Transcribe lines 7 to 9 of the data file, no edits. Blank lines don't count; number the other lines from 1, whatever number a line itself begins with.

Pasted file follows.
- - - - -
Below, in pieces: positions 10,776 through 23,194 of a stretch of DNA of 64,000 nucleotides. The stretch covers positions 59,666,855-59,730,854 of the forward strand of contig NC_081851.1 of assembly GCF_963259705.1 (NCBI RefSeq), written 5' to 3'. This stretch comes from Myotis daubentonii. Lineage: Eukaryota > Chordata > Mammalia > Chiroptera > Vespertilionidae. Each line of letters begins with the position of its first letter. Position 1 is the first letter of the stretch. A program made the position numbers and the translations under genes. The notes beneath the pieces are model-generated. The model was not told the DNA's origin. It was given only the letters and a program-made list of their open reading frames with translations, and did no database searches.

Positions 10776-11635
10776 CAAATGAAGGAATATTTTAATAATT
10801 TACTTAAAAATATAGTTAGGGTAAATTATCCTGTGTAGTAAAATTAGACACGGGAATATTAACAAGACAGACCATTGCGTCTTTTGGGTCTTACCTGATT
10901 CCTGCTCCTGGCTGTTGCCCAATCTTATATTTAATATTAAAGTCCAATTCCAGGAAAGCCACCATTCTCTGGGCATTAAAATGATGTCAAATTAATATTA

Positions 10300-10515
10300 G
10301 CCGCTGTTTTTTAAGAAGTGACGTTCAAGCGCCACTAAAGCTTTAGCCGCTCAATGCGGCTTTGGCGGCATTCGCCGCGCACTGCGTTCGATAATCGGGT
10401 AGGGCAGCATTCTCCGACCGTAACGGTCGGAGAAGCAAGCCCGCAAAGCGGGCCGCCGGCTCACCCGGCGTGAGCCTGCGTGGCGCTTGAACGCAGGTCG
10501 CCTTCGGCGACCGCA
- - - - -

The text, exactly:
10300 G
10301 CCGCTGTTTTTTAAGAAGTGACGTTCAAGCGCCACTAAAGCTTTAGCCGCTCAATGCGGCTTTGGCGGCATTCGCCGCGCACTGCGTTCGATAATCGGGT
10401 AGGGCAGCATTCTCCGACCGTAACGGTCGGAGAAGCAAGCCCGCAAAGCGGGCCGCCGGCTCACCCGGCGTGAGCCTGCGTGGCGCTTGAACGCAGGTCG